CBI: Could you describe one of your health care-related offerings?

DS: Our ongoing Wellness Discovery Program provides movement, healthy eating, and well-being tips in a group setting. Physicians refer their patients for everything from prediabetic counseling to problems with high blood pressure. We create a communications loop through the physician’s electronic medical records to report their patients’ data. The results are impressive, and allow Midtown Health to serve as “physician extenders.”

CBI: You’re going to be facilitating the Women’s Leadership Summit at IHRSA 2016 in Orlando. Tell us a bit about that.

DS: The summit started six years ago in honor of the late Julie Main, the co-owner and president of the West Coast Athletic Clubs, and a past president and former board member of IHRSA. The goal of the summit is to provide women with leadership inspiration, education, and collaboration.

Over the years, we’ve transitioned from presenting a panel of industry speakers to inviting an outside guest
speaker to address the leadership topic, which, this year, is well-being. Our speaker, Dr. Beth Cabrera, is the author of Beyond Happy: Women, Work, and Well-Being, and a senior scholar at George Mason University’s Center for the Advancement of Well-Being. She encourages women to focus on improving their well-being, instead of always trying to find balance. I concur.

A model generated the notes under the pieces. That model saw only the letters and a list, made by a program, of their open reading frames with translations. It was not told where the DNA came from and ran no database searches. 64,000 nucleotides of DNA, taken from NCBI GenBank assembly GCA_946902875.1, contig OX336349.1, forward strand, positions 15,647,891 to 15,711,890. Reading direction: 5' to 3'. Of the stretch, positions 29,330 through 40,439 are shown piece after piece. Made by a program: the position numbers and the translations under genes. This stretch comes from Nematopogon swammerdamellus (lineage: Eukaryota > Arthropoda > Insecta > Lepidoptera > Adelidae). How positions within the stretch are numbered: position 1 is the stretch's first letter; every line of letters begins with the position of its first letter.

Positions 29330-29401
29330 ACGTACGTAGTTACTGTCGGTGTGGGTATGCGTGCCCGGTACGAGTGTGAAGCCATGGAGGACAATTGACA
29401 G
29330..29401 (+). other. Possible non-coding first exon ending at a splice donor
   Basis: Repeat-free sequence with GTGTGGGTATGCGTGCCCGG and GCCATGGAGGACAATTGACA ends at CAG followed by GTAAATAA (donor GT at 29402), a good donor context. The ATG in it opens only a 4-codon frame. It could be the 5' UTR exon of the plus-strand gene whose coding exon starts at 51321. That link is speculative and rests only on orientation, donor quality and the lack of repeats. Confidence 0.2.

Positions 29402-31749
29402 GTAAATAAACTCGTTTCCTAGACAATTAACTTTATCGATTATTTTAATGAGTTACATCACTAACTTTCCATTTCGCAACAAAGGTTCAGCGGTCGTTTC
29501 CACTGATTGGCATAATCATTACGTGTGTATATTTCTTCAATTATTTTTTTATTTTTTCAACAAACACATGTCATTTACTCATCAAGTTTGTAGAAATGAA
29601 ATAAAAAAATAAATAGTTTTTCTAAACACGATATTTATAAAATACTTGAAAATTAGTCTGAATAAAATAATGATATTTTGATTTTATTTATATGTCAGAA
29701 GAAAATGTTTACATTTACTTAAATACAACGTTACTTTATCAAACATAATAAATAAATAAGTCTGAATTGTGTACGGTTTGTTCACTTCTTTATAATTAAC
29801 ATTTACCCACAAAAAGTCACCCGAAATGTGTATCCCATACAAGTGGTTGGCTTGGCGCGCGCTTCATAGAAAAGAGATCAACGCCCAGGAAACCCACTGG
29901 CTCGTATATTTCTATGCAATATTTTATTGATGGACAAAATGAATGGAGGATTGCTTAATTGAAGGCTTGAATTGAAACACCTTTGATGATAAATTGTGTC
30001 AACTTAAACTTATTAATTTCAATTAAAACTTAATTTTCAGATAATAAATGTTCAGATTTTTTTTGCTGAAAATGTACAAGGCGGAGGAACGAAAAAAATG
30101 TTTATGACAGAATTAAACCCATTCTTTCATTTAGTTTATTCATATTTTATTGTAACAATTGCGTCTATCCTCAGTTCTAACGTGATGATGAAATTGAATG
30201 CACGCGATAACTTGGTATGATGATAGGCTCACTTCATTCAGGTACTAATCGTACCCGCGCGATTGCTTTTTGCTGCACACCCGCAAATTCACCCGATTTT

CBI: What women’s concerns do you feel still need to be addressed?

DS: Our industry is still dominated by men who tend to hire, mentor, and promote other men. Women need the same opportunities. Women bring unique strengths and perspectives to bear—expressiveness, flexibility, and intuition. True leaders understand that diversity offers the greatest opportunity for a business to succeed only if everyone gets to play to their strengths.

The ideal? When women become leaders, not businesswomen, and have the confidence and support to achieve their career goals. And I’d like to see accomplished men and women make it their personal mission to help others along the way.


Art of Reinvention at the Women's Leadership Summit

"We are designed to evolve. We are always becoming. Follow what’s tugging at you." - Cecily Sommers


Cecily Sommers, Author & Founder, The Push Institute took the stage today at the 6th Annual Women's Leadership Summit. Facilitated by Debra Siena, President, Midtown Health. The Women's Leadership Summit was sponsored by American Council on Exercise (ACE).


6th Annual Women's Leadership Summit at IHRSA 2015

6th Annual Women's Leadership Summit, sponsored by the American Council on Exercise (ACE). It begins at 9:00am in LACC Room 151.


The 'Excellence' challenge

The camaraderie within the health and fitness industry is a special thing.

Be it supporting a member's cause, knowing when to put the learning and networking aside in order to have a good time, or sharing experience and knowledge, time is always found.

Joe Moore, IHRSA president and CEO, talks about this in his CBI magazine Last Rep column, from a dance-off at June's IHRSA Institute to participating in the Ice Bucket Challenge in support of Augie's Quest.

Check out Last Rep here.


Work and hire eagles, not ducks